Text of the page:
9 Figure 11. Fan thrust algorithm as implemented in Simulink All six fans of the hovercraft are modeled in a similar way to determine the thrust each produces. The generic algorithm for the thrust calculation for each fan is shown in Figure 11. This figure shows that the algorithm begins with a shaft speed measurement from a port connection to the driving shaft that powers the individual fan. The thrust exerted by the fan is simply proportional to this speed, and its calculated value is delivered as a numerical signal to an output port, which delivers this signal to the vehicle model. There is also a drag exerted on this shaft that is proportional to this speed, too. The calculated drag is fed back and delivered to the shaft through the same port connection via a SimDriveline torque actuator block. VI. Employing a datadriven approach to model ground effects on lift An empirical approach is suggested to augment the calculated lift to account for the complicated interaction between the air flow from the fans and the ground. Direct modeling of this turbulent flow interaction is extremely challenging, and the intensity of such a calculation would severely limit the usefulness of this model in an iterative process for controller development. For these reasons, a method is advised that employs experimental data to characterize an empirical expression for the force delivered by the vertical fans. This suggested expression needs to capture the strong relationship between the force and the position of the fan above the ground. Leastsquares techniques would be used to fit the data to identify the proper parameterization of the formula that most efficiently expresses the vertical lift. This method is only suggested because it requires access to a real hovercraft and its thruster to be implemented, which we do not have. Figure 12. Hovercraft vehicle motion model The algorithm for the lift discussed in section V, should be considered a calculation for the maximum available lift, l max. To account for the falloff in the lift as the hovercraft moves further above the ground, we suggest use of the following formula: 9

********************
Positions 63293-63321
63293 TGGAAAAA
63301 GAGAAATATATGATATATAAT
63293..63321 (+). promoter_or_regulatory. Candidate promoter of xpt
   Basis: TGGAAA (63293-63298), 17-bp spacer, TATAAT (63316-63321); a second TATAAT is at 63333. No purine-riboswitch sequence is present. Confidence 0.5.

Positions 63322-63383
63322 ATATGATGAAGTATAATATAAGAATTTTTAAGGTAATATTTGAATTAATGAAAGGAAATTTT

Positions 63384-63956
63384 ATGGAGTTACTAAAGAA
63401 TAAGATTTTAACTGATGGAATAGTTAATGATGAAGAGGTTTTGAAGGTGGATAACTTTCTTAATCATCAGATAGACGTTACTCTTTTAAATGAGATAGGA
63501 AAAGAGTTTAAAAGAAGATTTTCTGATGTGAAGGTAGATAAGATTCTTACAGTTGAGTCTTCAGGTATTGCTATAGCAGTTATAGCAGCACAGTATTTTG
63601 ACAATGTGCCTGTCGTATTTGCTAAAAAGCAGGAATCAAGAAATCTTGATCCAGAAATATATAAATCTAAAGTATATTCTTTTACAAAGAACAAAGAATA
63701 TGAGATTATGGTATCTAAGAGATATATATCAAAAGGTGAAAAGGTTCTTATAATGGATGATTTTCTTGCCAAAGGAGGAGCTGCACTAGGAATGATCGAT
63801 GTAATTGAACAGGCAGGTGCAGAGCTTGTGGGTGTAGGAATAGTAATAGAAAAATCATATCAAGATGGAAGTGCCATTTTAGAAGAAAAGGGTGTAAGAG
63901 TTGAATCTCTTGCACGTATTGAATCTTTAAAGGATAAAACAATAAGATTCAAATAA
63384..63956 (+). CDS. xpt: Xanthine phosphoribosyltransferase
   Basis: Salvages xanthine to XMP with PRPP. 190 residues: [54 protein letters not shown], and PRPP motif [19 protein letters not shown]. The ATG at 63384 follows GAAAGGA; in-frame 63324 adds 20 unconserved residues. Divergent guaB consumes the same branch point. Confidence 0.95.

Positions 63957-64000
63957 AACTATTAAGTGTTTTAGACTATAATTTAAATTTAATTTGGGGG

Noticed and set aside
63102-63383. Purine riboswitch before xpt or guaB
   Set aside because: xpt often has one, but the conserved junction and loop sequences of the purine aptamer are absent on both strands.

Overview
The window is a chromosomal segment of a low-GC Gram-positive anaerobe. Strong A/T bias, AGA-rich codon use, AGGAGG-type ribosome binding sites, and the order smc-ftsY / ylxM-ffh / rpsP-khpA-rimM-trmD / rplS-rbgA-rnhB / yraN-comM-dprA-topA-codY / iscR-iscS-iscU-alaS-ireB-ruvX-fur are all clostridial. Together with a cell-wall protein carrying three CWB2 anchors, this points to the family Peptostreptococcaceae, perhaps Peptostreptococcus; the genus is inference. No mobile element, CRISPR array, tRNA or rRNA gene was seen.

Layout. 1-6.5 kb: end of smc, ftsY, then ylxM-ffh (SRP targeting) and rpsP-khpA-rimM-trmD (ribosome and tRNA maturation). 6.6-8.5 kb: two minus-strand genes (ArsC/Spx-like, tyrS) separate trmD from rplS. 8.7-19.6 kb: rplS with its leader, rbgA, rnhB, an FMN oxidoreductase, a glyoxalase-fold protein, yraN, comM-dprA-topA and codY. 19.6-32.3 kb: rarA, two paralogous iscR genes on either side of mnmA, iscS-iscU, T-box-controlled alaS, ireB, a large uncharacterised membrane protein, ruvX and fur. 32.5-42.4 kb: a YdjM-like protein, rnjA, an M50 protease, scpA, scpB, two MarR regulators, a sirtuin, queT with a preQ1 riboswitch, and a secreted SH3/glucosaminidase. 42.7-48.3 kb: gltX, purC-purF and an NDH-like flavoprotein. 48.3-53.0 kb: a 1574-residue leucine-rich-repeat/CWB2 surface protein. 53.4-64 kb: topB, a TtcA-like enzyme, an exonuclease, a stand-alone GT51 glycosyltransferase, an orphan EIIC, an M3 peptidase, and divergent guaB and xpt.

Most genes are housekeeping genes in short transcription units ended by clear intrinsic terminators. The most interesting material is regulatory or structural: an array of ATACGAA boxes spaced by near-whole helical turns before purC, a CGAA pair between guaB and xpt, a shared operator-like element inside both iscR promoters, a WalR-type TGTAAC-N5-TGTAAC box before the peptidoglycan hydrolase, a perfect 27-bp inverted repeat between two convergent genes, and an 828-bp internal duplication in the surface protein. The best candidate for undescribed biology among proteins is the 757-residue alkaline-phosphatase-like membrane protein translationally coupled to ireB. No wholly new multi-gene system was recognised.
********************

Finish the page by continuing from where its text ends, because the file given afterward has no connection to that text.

10 lift = l max e y ( ) 2 σ The exponential component of this equation can be considered a falloff factor that is parameterized by the variable σ. Because it would be very difficult to evaluate this parameter accurately through a firstprinciple approach, we would choose an experimental one. The approach would be to mount a lift fan to a test stand that can vary the elevation of the fan. Measurements on thrust would be made during a test where the stand executes a trajectory that varies the elevation of the fan through a suitable range. Figure 13. Lift force vs. elevation relationship We can use Simulink to automate the setting of the parameter σ. The first step is to build a model that emulates the actual test. This means that both the test stand and the lift fan would be modeled, and that the modeled stand is programmed to replicate the elevation trajectory that is executed in the real test. By comparing the thrust predicted by the simulation with the real test data, the parameter σ can be tuned to make the simulation fit the data. The tool Simulink Parameter Estimation is available to automate the tuning process. This tool employs data fitting and optimization techniques and can fit a function characterized by multiple parameters. Additional information describing the components, capabilities and use of this tool are available in the Simulink Parameter Estimation user manual 8 VII. Employing a mathematical approach to model ground contact Figure 14. Ground Contact Model The model accounts for the vehicle s contact with the ground. Figure 12 shows the contact model is applied to the vehicle through the same four points that define the locations for the forces of the lift fans. The contact model, which is shown in Figure 14, tracks the position of a single point on the surface of the hovercraft and applies a 10